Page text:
Suppliers

Over the 2 years of trading we managed to double the amount of shelf space.  We have been of significant benefit to our local suppliers. We were the second largest distributor of Revolver Coffee who also supply to a large number of other retailers. Rachel Carter from Cuffufle Preserves reported that “Stirchley Stores has been of significant help and support to [her] business” and that we are her biggest stockist to date. We helped to launch Pip’s Sauces and were the first retailer to stock her products. Loaf has continuously expanded and recently transformed its business into a cooperative employing nearly 10 staff.  The cookery school business is very successful and the business is able to focus on diversifying in other areas including retail and increasing production.

Volunteers

With the hard work put in by volunteers causing Stirchley Stores to grow, with it grew the need for employees. In the latter stages of the shop, we had 2 paid positions within the organisation, both of which were filled by long-time volunteers who wished to develop careers in the sector. The shop manager had previously been without paid work for a long period of time, and this work experience gave him a fantastic opportunity to be paid and train on the job.

We had very simple ways of sharing information, which meant that members could be as involved as they wanted. From the general meetings every 3 weeks to accessing a range of online media, from social media such as Twitter and Facebook to sharing our files over Googledocs. Communications systems we used were:

  •  Googledrive – File Storage – access available to every member.  Shift rota was an open edit spreadsheet where members could add their name to their preferred shift.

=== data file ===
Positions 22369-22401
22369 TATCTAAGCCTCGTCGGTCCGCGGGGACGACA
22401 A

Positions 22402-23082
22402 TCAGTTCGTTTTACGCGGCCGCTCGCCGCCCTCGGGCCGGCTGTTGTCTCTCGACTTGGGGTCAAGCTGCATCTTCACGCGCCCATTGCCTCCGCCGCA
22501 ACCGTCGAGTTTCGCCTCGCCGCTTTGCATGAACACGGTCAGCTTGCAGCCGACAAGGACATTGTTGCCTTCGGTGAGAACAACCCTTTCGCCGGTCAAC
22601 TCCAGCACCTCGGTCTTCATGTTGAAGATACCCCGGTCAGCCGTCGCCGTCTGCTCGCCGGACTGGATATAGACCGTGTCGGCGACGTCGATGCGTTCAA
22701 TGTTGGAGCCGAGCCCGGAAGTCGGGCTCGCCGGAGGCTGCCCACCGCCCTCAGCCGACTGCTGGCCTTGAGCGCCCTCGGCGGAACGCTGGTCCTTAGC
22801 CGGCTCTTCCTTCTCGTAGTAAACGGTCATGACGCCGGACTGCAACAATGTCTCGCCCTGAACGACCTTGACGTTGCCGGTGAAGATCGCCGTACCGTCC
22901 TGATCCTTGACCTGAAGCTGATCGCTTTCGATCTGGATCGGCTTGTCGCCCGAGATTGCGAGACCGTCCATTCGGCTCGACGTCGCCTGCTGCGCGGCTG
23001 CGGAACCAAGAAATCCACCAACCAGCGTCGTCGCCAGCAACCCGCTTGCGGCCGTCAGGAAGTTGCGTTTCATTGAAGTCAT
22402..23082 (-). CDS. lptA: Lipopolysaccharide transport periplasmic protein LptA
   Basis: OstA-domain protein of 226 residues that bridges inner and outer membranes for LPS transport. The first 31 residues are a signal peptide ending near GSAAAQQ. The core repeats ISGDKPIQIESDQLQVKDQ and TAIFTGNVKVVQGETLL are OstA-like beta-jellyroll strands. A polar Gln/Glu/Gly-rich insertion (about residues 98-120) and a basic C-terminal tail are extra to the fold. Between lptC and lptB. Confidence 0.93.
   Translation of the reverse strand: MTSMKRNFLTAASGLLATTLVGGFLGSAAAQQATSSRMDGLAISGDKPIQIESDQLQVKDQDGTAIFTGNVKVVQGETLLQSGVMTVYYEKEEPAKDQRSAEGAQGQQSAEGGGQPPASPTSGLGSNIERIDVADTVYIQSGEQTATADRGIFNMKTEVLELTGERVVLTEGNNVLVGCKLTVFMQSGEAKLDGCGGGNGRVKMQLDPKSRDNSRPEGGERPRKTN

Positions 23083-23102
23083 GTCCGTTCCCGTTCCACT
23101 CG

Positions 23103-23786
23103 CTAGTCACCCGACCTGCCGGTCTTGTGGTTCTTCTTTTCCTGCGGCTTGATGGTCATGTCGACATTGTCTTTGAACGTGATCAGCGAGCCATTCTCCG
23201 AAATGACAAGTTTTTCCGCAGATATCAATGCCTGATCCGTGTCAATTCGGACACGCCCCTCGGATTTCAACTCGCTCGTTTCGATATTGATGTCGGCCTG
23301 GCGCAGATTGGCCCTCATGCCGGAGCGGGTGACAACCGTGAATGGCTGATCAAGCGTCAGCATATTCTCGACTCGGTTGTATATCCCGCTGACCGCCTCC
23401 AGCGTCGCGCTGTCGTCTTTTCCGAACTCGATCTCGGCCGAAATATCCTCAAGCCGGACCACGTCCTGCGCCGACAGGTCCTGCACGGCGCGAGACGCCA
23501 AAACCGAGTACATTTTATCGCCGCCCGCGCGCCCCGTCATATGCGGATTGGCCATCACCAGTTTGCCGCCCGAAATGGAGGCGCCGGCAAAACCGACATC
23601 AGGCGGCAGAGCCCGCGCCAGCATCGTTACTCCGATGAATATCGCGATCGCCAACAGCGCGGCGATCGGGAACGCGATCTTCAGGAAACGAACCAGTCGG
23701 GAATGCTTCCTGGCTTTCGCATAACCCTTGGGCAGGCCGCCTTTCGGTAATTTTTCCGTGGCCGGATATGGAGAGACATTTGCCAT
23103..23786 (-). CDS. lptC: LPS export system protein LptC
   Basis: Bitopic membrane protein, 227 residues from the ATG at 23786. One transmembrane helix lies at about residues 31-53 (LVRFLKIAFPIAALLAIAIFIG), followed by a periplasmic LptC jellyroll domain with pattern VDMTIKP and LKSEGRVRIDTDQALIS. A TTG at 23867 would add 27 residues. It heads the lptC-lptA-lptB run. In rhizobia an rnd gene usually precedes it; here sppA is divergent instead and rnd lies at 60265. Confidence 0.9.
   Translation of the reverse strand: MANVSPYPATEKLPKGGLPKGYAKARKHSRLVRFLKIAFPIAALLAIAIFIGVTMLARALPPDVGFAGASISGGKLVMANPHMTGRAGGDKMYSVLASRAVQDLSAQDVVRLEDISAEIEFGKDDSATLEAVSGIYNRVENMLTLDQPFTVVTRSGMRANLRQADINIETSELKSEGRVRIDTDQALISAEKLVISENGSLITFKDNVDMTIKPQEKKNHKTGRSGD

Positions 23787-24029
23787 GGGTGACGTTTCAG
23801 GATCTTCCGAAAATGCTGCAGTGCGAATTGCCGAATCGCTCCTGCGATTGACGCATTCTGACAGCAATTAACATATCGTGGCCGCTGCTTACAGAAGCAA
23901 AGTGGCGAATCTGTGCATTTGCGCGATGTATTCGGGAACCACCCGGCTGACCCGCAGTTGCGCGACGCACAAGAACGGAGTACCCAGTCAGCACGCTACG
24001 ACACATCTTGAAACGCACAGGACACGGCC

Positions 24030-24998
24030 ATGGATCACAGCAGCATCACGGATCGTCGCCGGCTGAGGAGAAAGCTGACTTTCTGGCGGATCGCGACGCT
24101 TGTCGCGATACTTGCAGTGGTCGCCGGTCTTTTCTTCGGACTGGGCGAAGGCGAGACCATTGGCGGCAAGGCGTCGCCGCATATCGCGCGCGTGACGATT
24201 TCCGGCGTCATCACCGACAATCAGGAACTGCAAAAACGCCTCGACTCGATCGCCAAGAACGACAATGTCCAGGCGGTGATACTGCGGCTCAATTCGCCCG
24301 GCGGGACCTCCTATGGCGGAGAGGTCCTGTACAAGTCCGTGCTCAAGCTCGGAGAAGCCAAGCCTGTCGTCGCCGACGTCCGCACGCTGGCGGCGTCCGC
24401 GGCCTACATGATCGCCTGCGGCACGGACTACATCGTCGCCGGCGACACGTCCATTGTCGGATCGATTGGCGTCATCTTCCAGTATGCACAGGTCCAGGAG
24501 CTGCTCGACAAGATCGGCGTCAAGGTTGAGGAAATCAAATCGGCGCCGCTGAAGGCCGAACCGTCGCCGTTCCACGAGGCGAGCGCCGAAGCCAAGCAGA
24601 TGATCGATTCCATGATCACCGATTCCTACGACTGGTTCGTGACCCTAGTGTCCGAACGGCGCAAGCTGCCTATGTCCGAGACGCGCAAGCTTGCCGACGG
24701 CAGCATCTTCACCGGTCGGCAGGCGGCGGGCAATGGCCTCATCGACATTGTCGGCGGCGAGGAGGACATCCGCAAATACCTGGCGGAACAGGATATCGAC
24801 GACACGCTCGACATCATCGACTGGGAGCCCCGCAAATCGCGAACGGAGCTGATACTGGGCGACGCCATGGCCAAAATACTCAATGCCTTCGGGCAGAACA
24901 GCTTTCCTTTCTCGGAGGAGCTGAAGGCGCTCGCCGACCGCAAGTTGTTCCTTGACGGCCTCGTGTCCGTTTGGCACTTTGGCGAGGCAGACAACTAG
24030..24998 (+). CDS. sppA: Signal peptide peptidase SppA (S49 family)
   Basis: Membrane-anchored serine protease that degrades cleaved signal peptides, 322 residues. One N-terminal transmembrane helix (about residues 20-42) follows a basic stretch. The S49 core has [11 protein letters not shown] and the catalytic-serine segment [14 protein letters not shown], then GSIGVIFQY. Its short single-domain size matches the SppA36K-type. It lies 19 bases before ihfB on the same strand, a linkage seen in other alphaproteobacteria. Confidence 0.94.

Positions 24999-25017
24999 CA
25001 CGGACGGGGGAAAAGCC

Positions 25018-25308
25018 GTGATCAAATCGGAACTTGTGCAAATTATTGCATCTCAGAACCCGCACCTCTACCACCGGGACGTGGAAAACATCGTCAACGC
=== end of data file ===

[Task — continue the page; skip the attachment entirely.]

•  MailChimp – Easy to use and very professional mailshot tool.
  •  Loomio – Online forum giving members the opportunity to discuss, debate and consider new ideas or changes at their convenience. Feedback was given at meetings.
  •  WordPress – For Website design and maintenance.
  •  Horde – Secure email account, good for setting up various group emails.
  •  Monthly newsletter – Including meeting minutes, volunteering opportunities, news, changes or local events.
  •  Twitter and Facebook – Social media used to keep members and the wider community up to date.

Our members volunteered for a wide range of reasons. Some of them are obvious – they agree with the aims of the shop and want it to succeed – but some are more personal, quirky and even ‘selfish’. Below are the testimonials of some of the volunteers involved.

I believe in the ethos of co-operatives; having recently been made redundant I am looking to spend some time doing something that feels worthwhile and come into contact with like-minded people. Also as a Stirchley resident I am really happy to see something new on the poor old High St! Especially when it’s not Tesco and sells such delicious bread.

-Jane

I started to volunteer because I wanted to be a participant in a wholefood buying co-op – having run a couple over the years, I was keen to get involved. I had not reckoned on getting so interested in the “let’s regenerate the high street” side of things – I don’t live in Stirchley after all. However, the more shifts I do, I am really enjoying that side of the shop – the encouraging of community spirit, the “local-ness” of it all. I enjoy meeting all the people – fellow co-op members, bakers and customers. I really enjoy my shifts -only sorry that I am not able to make the evening meetings to get to know every one a bit better.

-Louis Murray

I enjoy volunteering because I have struggled in employment in recent times due to mental health problems. Volunteering at Stirchley Stores reassures me that I’m not a complete waste of space and being in a work environment, if only for a few hours a month, helps to keep me motivated and has had a positive impact on my self esteem.